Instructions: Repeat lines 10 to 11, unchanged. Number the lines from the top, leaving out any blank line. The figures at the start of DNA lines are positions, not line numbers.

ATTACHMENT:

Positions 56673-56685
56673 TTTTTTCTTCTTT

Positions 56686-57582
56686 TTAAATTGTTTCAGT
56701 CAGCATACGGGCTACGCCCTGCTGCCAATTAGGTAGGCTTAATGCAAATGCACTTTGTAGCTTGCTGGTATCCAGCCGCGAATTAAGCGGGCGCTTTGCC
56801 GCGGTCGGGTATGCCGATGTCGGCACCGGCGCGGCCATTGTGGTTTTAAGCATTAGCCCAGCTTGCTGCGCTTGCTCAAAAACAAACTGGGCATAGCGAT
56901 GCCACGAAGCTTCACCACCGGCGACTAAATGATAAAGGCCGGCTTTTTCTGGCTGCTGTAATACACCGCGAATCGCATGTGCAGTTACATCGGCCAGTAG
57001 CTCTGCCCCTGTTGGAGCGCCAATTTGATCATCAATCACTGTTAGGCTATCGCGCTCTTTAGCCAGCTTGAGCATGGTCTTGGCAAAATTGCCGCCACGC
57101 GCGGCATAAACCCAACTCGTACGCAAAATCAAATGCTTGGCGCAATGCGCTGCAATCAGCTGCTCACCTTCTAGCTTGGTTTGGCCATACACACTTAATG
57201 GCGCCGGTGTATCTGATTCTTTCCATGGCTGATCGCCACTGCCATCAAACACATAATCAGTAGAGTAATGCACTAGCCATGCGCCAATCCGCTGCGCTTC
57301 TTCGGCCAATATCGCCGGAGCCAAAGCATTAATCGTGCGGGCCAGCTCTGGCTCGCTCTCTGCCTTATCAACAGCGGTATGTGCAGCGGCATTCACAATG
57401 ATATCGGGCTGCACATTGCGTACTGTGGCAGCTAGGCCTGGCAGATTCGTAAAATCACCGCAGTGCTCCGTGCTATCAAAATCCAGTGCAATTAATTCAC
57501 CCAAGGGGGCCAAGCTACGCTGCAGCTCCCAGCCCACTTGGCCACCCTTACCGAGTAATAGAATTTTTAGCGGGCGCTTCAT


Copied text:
57201 GCGCCGGTGTATCTGATTCTTTCCATGGCTGATCGCCACTGCCATCAAACACATAATCAGTAGAGTAATGCACTAGCCATGCGCCAATCCGCTGCGCTTC
57301 TTCGGCCAATATCGCCGGAGCCAAAGCATTAATCGTGCGGGCCAGCTCTGGCTCGCTCTCTGCCTTATCAACAGCGGTATGTGCAGCGGCATTCACAATG